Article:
49 Costa Coffee Hot Chocolate Medio – Eat In 34.8 9
50 Costa Coffee Vanilla Latte Massimo -Eat In 34.8 9
51 Costa Coffee Hot Chocolate Medio – Eat Out 34.8 9
52 Costa Coffee Hot Chocolate Primo – Eat Out 34.8 9
53 Costa Coffee Caramel Latte Massimo -Eat Out 34.6 9
54 Costa Coffee Mocha Medio – Eat In 34.4 9
55 Costa Coffee Mocha Medio – Eat Out 34.4 9
56 Costa Coffee Cinnamon Latte Massimo -Eat In 34.2 9
57 Greggs Mocha Regular 34.0 9
58 Costa Coffee Roasted Hazelnut Latte Massimo -Eat In 33.9 8
59 Costa Coffee Caramel Latte Massimo -Eat In 33.5 8
60 Caffe Nero Chai Latte – Drink In 33.2 8
61 KFC Caramel Latte – Large 33.2 8
62 Eat Chai Latte Small 33.0 8
63 Greggs Hot Chocolate Large 33.0 8
64 Starbucks Mocha with Whipped Cream Grande 32.9 8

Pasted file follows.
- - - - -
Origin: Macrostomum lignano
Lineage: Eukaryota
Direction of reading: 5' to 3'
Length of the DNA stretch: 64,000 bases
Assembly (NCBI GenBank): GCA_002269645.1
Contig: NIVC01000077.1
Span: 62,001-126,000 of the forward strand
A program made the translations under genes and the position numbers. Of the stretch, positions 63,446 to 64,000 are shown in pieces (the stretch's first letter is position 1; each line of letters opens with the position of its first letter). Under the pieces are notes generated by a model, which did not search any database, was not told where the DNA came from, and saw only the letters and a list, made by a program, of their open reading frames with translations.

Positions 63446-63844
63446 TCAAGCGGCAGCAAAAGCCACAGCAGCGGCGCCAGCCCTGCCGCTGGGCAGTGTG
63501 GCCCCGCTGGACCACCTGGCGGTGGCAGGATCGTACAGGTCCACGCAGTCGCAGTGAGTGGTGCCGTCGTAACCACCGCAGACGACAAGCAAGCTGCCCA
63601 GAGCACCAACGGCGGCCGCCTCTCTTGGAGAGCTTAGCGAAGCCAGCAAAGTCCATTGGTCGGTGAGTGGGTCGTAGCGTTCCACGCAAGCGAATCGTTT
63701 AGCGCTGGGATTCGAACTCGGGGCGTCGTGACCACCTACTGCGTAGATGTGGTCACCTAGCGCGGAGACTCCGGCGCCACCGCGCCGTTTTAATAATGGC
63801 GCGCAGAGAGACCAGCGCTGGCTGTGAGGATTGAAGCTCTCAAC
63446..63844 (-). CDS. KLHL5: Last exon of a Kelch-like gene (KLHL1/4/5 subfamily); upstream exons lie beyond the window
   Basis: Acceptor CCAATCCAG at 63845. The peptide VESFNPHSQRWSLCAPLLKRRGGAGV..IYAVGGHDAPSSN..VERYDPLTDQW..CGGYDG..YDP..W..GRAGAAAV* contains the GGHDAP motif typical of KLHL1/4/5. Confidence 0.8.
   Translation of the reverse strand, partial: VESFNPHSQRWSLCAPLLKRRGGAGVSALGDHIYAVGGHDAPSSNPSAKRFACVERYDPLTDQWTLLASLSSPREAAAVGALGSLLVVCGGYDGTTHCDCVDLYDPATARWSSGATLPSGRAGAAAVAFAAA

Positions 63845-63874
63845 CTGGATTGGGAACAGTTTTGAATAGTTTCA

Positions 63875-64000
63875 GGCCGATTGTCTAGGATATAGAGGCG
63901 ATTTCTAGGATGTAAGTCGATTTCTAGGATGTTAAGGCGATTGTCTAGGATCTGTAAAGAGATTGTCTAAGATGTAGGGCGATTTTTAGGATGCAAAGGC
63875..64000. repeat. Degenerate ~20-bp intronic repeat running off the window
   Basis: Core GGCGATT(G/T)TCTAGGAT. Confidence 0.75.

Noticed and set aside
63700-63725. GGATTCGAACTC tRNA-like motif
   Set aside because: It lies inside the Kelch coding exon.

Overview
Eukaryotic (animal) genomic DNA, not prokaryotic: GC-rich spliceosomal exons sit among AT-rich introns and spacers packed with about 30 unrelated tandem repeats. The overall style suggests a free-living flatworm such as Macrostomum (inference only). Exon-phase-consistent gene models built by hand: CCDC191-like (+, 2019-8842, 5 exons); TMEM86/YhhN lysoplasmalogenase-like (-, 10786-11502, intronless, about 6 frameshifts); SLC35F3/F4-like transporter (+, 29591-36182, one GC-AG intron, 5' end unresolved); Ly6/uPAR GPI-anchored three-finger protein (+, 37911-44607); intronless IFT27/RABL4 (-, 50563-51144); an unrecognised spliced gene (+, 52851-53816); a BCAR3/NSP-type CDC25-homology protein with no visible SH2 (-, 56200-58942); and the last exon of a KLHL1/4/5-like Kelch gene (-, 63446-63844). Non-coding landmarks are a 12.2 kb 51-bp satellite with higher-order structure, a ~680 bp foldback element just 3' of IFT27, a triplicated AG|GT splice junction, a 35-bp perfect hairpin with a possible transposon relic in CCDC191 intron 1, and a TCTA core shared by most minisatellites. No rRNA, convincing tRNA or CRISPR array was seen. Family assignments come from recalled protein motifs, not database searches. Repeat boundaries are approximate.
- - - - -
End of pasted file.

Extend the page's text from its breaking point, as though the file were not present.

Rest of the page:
65 Starbucks Classic Hot Chocolate Grande 32.9 8
66 Eat Hot Chocolate Big 32.0 8
67 McDonalds Toffee Latte Large 32.0 8
68 Costa Coffee Chai Latte Primo – Eat In 31.9 8
69 Starbucks Chai Tea Latte Tall 31.3 8
70 Starbucks Caramel Macchiatto Grande 31.0 8
71 Starbucks Pumpkin Spice Latte with Whip Grande 30.6 8
72 Pret a Manger Hot Chocolate 30.3 8
73 Starbucks White Chocolate Mocha with Whipped Cream Short 29.9 7
74 Eat Mocha Big 29.2 7
75 McDonalds Vanilla Latte Large 28.0 7
76 Costa Coffee Mocha Latte Primo – Eat Out 27.5 7
77 Caffe Nero Luxury Hot Chocolate – Drink In 27.3 7
78 McDonalds Hot Chocolate 27.0 7
79 KFC Caramel Latte 26.8 7
80 Costa Coffee Gingerbread Latte Medio -Eat In 26.6 7
81 Costa Coffee Gingerbread Latte Medio -Eat Out 26.6 7
82 Starbucks Mocha with Whipped Cream Tall 26.3 7
83 Costa Coffee Cinnamon Latte Medio -Eat In 26.1 7
84 Costa Coffee Cinnamon Latte Medio -Eat Out 26.1 7
87 Costa Coffee Vanilla Latte Medio -Eat In 26.1 7
88 Costa Coffee Vanilla Latte Medio -Eat Out 26.1 7
89 Costa Coffee Roasted Hazelnut Latte Medio -Eat In 25.9 6
90 Costa Coffee Roasted Hazelnut Latte Medio -Eat Out 25.9 6
91 Starbucks Classic Hot Chocolate Tall 25.8 6
92 Costa Coffee Caramel Latte Medio -Eat In 25.6 6
93 Costa Coffee Caramel Latte Medio -Eat Out 25.6 6
94 Starbucks Caramel Macchiatto Tall 25.5 6